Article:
Gum disease


Gum disease
Gum disease

When you contact your dental practice or Health Board for a dental appointment, you MUST tell them if you have tested positive for coronavirus (COVID19) OR you are currently self-isolating OR you have possible symptoms.

Dental practices have to comply with social distancing measures so please do not attend without having made an appointment first.

What is gum disease?

Gum disease is a very common condition where the gums become swollen, sore or infected. The early stage of gum disease is known as gingivitis. If you have gingivitis, your gums may bleed when you brush your teeth and you may have bad breath. Gingivitis can be reversed by effective cleaning of the teeth and gums.

If gingivitis is not controlled, a condition called periodontitis can develop. This results in loss of the bone which supports the teeth. It can lead to some tooth movement and wider gaps between teeth. Teeth can become loose and may eventually fall out.

What causes gum disease?

Gum disease is caused by a build-up of plaque on the teeth. Plaque is a sticky substance that contains bacteria. Some bacteria in plaque are harmless, but some are very harmful for the health of your gums, particularly those bacteria which like undisturbed dental plaque.

If you don’t remove plaque from your teeth by brushing them, it builds up and irritates the gums. This can lead to redness with bleeding, swelling and soreness and loss of bony support.

Smoking also causes gum disease and can make it worse. If you are a smoker, do your best to give up as this will benefit your general health as well as your gum health. For support with giving up call 0800 085 2219 or visit

Certain medical conditions, such as diabetes or conditions that affect your immune system, can make gum disease worse.

Some people are more prone to gum disease as it can be genetic (run in families).

What can I do about gum disease?

The most important things that you can do to prevent gum disease are:

  • Brush your teeth for 2 minutes twice a day
  • Clean in between the teeth with floss or interdental brushes once a day
  • If you are a smoker, consider giving up.

You can receive support by calling 0800 085 2219 or visiting

  • If you have diabetes, controlling this well will also help to control gum disease

See your dentist for check-ups as regularly as they recommend.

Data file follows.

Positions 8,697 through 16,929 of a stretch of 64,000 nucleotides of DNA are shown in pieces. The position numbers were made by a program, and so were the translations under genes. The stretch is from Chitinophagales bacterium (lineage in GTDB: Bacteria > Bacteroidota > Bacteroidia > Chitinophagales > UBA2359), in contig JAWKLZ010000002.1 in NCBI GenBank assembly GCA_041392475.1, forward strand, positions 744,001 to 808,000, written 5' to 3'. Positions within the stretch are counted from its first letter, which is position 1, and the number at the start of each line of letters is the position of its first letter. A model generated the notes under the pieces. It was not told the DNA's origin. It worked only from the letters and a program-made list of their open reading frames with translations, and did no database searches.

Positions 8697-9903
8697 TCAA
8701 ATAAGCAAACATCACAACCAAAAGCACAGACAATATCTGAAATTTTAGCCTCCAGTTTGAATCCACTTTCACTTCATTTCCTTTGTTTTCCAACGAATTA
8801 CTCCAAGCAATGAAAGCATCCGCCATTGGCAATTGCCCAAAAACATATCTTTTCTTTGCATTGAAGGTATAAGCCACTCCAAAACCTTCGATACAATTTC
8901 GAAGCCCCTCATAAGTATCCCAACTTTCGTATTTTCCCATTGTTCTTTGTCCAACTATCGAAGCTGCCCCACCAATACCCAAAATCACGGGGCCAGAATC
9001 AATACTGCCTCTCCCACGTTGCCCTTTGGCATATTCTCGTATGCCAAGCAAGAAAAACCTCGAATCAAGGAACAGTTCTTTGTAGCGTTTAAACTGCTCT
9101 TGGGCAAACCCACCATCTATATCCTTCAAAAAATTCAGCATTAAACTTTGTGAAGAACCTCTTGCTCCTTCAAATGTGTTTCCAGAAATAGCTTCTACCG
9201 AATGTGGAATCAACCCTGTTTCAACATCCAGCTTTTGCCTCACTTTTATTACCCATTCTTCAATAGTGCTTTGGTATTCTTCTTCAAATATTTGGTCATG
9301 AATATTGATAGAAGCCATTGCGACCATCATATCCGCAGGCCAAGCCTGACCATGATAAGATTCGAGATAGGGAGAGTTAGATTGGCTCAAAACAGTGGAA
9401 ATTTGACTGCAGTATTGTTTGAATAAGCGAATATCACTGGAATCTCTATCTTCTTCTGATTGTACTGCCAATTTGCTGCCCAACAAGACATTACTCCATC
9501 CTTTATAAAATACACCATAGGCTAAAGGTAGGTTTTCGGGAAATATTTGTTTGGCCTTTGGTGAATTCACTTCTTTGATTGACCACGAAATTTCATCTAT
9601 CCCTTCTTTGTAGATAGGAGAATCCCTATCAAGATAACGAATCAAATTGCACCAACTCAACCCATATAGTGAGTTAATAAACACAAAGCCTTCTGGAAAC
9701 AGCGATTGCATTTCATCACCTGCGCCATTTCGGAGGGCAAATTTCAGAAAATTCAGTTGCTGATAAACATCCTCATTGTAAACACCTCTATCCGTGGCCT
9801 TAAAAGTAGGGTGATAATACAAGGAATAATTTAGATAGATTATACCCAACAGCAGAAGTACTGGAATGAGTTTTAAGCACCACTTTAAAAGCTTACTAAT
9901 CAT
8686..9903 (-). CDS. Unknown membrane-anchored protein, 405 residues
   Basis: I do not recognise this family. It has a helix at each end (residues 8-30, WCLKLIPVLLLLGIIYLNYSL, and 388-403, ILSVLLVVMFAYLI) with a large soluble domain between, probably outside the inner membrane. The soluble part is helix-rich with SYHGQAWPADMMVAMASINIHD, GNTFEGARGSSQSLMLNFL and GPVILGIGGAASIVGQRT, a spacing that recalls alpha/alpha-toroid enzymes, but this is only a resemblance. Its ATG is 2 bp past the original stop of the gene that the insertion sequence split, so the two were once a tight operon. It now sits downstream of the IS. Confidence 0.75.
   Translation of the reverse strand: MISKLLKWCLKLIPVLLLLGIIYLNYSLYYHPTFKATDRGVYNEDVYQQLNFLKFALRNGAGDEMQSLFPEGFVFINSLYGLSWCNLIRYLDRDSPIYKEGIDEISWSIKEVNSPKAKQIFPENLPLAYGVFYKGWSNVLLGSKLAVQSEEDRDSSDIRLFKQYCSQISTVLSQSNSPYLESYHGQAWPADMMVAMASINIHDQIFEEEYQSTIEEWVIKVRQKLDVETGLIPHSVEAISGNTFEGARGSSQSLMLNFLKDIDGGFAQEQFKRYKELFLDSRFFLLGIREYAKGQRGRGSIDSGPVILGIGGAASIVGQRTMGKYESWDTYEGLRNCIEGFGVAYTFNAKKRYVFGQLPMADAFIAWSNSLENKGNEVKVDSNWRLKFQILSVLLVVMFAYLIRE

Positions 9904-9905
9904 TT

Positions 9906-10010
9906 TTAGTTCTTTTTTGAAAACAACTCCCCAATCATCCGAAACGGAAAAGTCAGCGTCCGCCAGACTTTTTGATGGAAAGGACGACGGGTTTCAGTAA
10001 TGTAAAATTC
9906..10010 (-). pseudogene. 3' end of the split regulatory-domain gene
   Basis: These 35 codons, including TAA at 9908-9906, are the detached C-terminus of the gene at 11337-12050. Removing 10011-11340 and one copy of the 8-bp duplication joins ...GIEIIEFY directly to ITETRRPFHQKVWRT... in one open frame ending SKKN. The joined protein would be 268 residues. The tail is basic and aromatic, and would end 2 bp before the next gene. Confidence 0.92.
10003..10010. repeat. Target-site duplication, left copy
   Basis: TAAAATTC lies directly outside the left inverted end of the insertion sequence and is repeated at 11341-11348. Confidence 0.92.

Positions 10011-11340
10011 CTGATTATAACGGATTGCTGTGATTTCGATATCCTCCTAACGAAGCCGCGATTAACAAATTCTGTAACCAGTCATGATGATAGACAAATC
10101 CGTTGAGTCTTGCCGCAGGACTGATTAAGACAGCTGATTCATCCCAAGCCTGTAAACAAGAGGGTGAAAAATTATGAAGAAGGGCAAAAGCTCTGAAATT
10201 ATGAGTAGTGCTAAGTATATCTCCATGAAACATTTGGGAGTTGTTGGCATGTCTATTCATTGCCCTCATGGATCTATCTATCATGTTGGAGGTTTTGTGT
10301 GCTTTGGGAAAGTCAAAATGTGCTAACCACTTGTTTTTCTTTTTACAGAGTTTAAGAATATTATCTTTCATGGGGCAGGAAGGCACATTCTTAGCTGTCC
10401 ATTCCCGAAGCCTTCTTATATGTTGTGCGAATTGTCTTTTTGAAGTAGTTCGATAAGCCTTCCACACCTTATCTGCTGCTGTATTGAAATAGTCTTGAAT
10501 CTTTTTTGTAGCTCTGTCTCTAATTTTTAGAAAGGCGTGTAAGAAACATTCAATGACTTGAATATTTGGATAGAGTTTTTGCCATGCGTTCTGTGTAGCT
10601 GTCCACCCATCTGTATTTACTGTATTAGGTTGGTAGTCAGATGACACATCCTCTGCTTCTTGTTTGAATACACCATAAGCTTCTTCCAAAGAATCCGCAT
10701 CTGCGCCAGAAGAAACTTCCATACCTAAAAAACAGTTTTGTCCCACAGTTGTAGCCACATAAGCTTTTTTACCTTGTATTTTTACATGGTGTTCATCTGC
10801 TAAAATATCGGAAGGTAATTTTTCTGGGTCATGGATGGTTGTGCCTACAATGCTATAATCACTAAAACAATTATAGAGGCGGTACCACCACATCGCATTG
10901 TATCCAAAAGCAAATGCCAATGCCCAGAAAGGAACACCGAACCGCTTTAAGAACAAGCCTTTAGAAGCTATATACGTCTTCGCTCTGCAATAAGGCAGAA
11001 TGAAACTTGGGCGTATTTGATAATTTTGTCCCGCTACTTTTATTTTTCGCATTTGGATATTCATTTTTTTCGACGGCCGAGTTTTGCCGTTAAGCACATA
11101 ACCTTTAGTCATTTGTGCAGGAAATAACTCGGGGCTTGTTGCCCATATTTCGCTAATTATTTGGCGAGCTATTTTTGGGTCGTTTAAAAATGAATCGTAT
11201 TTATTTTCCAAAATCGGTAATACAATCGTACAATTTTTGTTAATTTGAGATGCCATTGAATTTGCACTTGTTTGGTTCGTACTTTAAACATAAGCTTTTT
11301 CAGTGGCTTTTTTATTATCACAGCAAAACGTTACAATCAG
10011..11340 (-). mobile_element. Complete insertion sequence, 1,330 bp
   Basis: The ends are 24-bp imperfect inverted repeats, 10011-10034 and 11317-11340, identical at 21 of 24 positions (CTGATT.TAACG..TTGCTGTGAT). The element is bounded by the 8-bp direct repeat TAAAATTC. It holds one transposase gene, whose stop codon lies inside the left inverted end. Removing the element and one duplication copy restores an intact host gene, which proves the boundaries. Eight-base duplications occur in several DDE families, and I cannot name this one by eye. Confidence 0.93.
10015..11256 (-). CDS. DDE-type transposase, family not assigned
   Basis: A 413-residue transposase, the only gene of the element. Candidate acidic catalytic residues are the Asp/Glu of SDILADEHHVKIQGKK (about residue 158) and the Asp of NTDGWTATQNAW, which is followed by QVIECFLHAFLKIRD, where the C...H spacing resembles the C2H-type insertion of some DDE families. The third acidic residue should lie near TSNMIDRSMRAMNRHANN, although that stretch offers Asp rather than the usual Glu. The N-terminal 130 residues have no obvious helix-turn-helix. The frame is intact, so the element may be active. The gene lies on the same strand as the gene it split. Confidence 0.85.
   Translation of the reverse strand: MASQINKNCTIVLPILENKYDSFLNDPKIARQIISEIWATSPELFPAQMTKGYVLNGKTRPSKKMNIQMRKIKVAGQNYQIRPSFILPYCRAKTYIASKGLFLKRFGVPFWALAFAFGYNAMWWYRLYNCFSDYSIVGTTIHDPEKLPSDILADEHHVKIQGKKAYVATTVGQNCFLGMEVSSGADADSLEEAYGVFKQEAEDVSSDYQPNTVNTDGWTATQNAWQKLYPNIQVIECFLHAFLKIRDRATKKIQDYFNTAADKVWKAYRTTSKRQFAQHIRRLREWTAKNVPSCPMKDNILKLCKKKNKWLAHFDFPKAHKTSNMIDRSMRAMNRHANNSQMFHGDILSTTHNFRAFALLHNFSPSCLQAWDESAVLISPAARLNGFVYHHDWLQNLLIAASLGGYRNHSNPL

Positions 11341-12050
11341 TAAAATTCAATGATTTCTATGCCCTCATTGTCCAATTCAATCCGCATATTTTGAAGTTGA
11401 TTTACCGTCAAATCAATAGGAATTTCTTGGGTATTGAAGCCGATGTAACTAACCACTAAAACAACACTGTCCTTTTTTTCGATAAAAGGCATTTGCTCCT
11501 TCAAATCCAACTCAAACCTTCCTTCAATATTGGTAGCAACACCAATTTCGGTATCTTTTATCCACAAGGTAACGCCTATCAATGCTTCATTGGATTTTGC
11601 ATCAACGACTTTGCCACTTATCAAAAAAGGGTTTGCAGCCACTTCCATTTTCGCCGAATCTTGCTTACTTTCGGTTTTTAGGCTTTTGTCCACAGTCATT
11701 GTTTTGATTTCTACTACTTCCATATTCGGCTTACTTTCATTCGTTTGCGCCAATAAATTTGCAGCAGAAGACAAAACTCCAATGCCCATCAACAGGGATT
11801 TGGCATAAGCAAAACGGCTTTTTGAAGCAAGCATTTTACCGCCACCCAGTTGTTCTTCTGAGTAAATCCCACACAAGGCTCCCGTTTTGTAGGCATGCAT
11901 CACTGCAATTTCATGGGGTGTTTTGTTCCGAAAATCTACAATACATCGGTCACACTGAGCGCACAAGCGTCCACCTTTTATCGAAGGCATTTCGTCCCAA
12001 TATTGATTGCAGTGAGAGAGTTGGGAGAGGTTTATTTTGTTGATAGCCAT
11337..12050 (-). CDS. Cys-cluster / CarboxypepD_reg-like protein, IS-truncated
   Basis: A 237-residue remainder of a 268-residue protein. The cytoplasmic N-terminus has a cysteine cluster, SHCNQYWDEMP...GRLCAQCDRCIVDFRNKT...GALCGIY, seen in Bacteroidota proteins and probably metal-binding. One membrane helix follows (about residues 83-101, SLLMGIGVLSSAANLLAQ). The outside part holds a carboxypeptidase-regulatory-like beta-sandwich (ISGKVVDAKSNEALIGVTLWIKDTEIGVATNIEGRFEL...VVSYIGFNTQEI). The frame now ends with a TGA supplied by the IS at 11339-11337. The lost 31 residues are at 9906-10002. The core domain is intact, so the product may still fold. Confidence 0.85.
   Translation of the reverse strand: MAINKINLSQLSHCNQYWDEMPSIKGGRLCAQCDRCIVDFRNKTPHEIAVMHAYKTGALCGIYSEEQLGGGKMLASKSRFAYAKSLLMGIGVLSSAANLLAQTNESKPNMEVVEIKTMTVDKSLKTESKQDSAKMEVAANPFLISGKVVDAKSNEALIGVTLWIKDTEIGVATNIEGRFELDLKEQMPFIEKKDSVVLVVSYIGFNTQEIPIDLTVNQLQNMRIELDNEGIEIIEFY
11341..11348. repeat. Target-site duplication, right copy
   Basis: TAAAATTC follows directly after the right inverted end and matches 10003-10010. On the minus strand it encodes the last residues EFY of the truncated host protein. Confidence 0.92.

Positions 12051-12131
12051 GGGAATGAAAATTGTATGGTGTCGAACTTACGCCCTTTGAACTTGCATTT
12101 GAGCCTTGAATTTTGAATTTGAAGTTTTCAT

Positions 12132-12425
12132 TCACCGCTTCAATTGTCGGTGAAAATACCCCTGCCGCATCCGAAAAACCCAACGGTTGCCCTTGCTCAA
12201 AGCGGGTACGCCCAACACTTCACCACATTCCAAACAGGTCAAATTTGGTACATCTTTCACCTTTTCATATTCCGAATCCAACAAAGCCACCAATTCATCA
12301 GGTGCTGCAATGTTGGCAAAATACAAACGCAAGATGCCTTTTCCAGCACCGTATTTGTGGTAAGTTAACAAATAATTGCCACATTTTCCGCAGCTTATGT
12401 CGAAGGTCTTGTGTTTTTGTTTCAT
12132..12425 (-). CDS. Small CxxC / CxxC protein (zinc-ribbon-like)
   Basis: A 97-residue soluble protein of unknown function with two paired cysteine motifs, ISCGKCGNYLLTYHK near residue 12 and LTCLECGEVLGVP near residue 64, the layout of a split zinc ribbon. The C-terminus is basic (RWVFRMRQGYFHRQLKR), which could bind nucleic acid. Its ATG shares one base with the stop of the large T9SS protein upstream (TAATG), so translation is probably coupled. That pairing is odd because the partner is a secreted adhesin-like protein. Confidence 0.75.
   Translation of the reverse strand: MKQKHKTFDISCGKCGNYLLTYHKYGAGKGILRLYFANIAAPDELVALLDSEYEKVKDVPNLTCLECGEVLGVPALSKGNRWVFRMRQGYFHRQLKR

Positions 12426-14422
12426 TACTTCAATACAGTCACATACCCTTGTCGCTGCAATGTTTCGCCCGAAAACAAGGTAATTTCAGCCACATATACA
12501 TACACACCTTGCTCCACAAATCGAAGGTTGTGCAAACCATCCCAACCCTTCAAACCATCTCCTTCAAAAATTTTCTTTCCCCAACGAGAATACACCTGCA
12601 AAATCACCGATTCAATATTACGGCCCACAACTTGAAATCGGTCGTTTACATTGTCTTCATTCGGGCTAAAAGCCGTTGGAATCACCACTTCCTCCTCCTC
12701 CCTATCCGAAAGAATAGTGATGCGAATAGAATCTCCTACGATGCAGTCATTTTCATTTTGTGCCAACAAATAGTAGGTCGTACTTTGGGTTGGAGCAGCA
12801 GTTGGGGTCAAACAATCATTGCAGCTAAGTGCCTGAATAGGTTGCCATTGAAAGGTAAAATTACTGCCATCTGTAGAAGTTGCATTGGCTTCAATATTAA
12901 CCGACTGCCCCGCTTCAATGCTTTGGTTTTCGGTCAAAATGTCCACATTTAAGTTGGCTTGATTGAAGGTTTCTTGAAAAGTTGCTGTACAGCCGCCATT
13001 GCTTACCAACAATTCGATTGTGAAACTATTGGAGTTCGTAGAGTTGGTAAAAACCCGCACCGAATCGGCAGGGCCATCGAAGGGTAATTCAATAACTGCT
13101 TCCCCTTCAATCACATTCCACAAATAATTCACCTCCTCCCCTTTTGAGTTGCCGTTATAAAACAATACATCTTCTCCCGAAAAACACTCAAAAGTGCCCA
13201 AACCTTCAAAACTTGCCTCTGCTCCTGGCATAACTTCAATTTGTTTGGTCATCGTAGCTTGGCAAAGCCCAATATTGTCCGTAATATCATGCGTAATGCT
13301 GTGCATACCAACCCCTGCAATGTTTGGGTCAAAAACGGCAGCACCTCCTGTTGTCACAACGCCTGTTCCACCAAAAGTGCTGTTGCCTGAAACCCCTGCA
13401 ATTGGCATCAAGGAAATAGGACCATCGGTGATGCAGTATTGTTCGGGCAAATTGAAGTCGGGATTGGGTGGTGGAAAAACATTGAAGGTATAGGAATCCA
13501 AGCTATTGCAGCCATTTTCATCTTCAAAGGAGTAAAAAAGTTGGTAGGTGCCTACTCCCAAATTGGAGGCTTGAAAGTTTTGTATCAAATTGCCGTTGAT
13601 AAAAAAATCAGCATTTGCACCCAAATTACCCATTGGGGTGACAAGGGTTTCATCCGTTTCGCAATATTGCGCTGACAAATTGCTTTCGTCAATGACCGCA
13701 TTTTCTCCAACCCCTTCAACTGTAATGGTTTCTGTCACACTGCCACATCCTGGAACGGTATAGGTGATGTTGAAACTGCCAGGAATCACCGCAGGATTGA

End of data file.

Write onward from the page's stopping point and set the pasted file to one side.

If your gums bleed when you brush your teeth, call your dental practice for advice. They will carry out remote consultation over the phone/video before seeing you in person at the practice if treatment is required.

If you do not have a regular dentist, you need to call the appropriate dental helpline number for your Local Health Board area.

If you have gum disease, your dental team may recommend that you visit regularly for treatment. This may involve professional cleaning of the teeth by a dentist or dental hygienist to remove tartar.

For treatment of gum disease to be successful, you must maintain a good level of oral hygiene. This means brushing your teeth well, including where the teeth meet the gums, at least twice a day and cleaning in between the teeth with floss or interdental brushes regularly.

Healthy gums should be pink, firm and keep your teeth securely in place. Your gums shouldn't bleed when you touch or brush them. If they do bleed that is a sign you need to improve your cleaning.

What happens if gum disease is not controlled?

If gingivitis is untreated, the tissues and bone that support the teeth can also become affected. This is known as periodontitis, or periodontal disease.

Symptoms of periodontitis can include:

  • bad breath (halitosis)
  • an unpleasant taste in your mouth
  • loose teeth that can make eating difficult
  • receding (shrinking) gums can make teeth appear longer
  • bigger gaps between teeth, which can trap food
  • gum abscess (collection of pus forming under your gums or teeth)
  • tooth loss

As well as getting advice and/or treatment from your dental practice, you should also clean your teeth and gums as well as you can, including brushing the teeth well for 2 minutes (or more) twice daily and cleaning between the teeth (using floss and/or other interdental cleaning aids). Antiseptic mouthwashes containing chlorhexidine or hexetidine can also help control gum disease and are available over the counter from pharmacies.

The British Society of Periodontology has lots of useful information on gum disease for patients. To find out more please click here.

Acute necrotising ulcerative gingivitis (ANUG)

In rare cases, a condition called acute necrotising ulcerative gingivitis (ANUG) can develop suddenly.

The symptoms of ANUG are usually more severe than those of gum disease and can include:

  • bleeding, painful gums
  • painful ulcers
  • receding gums in between your teeth
  • bad breath
  • a metallic taste in your mouth
  • excess saliva in your mouth
  • difficulty swallowing or talking
  • a high temperature (fever)

As well as the oral hygiene advice given above, ANUG may require painkillers. For pain relief try Paracetamol or Ibuprofen (following dosage instructions on the packet).

Call your dental practice for advice and treatment if necessary. Antibiotics are sometimes required and your dentist will be able to provide a prescription for these if necessary.

If you do not have a regular dentist, you need to call the appropriate dental helpline number for your Local Health Board area.

The information on this page has been adapted by NHS Wales from original content supplied by NHS UK NHS website
Last Updated: 23/12/2022 14:04:11